Gary Sinise helps oldest living Pearl Harbor survivor celebrate 105th birthday in style

Our veterans have sacrificed so much for us, it is incredibly important that we continue to recognize their bravery and celebrate them while they are still with us!

Gary Sinise is an actor who has made sure all veterans know they are special to us!The National World War II Museum in New Orleans on Wednesday was set to host an extravagant event for World Wa r II veterans. People with flags were lined outside the venue to celebrate the oldest living veteran from the Japanese Attack on Pearl Harbor.

The event was mainly to honor 105-year-old Joseph Eskenazi of Redondo Beach, California. “It feels great,” Eskenazi told the media. Eskenazi is now a great-grandfather and joining him at the event were his 5-year-old great-grandson as well as his 21-month-old great-granddaughter.

Eskenazi turns 105 on January 30th and boarded the Amtrak train in California on Friday so he could reach New Orleans for the event. Other veterans representing the A.rmy, Navy, and Marines, also flew in for the event.This was all thanks to actor Gary Sinise’s Soaring Valor Program, a charitable foundation dedicated to aiding veterans and first responders. The program arranges trips to the museum for World War II veterans and their guardians.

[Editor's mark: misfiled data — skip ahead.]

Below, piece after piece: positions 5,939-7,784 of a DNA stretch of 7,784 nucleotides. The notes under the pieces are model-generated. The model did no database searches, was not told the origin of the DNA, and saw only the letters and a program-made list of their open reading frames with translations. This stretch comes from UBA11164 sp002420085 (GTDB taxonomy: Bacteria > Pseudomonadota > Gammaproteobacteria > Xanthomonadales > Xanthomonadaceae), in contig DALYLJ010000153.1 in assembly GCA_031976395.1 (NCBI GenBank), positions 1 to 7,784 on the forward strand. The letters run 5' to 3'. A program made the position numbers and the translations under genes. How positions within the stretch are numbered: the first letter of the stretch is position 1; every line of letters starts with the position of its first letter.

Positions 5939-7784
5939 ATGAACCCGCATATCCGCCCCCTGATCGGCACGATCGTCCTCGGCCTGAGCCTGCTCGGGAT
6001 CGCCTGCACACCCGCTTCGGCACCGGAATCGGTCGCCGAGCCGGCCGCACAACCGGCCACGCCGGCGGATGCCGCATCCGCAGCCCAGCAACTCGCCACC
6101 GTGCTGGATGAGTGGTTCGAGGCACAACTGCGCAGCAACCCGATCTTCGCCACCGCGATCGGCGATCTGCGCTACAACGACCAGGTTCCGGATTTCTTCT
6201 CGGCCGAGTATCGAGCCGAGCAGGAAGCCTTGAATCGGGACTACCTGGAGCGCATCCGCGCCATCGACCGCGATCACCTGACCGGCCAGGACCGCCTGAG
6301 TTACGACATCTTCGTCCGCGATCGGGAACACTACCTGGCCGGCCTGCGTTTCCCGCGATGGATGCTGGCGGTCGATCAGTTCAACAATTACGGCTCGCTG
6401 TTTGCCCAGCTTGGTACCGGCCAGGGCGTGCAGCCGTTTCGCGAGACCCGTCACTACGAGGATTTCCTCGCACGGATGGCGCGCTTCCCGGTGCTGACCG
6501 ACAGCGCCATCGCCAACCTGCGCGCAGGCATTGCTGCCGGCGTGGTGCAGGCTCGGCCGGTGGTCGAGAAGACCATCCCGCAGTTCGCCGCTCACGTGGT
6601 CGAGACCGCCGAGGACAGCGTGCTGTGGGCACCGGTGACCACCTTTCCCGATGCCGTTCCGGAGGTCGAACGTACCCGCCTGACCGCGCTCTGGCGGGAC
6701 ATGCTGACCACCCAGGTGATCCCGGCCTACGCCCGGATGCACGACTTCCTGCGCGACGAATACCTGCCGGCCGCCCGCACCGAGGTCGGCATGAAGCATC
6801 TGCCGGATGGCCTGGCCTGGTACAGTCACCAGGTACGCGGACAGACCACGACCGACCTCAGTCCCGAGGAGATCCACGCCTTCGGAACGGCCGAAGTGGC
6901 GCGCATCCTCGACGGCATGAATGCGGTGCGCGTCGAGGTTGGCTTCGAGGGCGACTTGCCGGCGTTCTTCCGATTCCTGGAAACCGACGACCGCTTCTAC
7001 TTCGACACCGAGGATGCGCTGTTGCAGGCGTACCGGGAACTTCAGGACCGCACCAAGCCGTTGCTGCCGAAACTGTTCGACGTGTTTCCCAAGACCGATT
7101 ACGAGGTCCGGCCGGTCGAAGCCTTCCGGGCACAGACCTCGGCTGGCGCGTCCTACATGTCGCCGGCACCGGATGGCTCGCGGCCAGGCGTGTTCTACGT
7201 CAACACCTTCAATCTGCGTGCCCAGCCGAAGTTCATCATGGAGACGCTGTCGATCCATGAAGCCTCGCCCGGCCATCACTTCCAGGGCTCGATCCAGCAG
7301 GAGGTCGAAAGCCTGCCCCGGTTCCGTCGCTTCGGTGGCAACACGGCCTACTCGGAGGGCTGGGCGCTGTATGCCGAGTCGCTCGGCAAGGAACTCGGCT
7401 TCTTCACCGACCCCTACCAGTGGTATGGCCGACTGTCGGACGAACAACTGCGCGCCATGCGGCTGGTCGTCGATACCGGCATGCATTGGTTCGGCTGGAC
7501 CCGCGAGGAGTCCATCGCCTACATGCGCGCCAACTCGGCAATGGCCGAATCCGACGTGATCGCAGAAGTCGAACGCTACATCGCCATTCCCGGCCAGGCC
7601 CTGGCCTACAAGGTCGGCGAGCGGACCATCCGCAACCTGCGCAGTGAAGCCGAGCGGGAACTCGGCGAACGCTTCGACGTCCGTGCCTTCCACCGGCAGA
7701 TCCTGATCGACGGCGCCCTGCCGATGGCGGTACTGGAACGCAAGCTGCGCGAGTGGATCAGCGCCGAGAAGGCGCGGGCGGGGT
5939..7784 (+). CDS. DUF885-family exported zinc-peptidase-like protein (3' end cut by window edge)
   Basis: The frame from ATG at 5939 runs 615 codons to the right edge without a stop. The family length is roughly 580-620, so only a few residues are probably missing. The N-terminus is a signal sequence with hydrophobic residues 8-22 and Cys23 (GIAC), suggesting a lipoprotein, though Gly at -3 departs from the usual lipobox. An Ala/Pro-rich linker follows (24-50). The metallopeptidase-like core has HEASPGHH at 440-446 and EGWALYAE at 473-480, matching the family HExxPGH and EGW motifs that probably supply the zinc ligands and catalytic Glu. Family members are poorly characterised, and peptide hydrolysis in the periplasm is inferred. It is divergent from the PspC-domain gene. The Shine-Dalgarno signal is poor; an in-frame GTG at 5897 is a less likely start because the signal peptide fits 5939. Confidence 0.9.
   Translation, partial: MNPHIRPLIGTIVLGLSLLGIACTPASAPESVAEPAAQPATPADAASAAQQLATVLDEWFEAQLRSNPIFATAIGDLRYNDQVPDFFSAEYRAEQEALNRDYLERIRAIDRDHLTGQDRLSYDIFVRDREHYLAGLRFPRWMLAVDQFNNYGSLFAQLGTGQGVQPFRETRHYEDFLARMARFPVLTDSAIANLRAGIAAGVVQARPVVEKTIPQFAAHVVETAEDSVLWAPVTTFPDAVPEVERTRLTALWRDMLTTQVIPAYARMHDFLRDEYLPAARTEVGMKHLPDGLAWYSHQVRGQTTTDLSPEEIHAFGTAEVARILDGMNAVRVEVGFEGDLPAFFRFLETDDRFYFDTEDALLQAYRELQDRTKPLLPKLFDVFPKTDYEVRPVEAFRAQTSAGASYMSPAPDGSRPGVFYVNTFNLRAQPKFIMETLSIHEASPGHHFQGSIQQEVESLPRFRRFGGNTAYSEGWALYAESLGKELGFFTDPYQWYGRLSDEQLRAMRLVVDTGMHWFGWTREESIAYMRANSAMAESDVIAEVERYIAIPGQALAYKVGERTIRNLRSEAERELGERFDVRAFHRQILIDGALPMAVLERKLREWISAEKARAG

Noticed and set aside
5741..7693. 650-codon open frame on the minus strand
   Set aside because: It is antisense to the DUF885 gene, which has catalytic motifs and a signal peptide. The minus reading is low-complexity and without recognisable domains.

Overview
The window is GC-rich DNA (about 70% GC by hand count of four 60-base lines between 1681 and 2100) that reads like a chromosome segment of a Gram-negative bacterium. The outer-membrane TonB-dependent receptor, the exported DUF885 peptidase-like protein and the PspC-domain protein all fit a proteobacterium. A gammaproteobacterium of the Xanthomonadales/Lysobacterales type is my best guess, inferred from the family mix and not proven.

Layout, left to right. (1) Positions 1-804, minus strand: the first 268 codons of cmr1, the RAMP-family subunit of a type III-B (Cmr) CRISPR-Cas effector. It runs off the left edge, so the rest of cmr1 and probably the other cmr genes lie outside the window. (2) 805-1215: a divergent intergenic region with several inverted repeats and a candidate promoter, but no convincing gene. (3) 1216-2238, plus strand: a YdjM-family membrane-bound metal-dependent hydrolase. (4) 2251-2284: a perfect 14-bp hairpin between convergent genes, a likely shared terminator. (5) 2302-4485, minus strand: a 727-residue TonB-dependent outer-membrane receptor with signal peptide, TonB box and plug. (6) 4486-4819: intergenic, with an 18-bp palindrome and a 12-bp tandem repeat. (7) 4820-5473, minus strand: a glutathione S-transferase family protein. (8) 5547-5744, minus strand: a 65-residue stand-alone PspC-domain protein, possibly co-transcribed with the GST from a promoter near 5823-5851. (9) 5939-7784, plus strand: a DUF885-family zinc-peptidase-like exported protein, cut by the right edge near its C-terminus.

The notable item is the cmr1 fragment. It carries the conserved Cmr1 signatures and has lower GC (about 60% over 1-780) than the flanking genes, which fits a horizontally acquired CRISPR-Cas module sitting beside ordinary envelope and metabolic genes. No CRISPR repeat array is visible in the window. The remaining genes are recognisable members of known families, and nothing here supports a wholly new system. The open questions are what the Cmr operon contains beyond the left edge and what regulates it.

Eskenazi was a private first class in the A rmy when the Pearl Harbor attack happened. He distinctly remembers the at tack describing being woken up by a b omb falling near to where he was sleeping but failing to e xplode. He also recalled the Schofield Barracks, reverberating with ex plosions as the bat tleship USS Arizona was sunk due to Japanese b ombs. The veteran recalls that the machine g un fi re from e nemy planes was kicking up dust around them, and he still volunteered to drive a buIIdozer across a field so it could be cleared and used as a runway.

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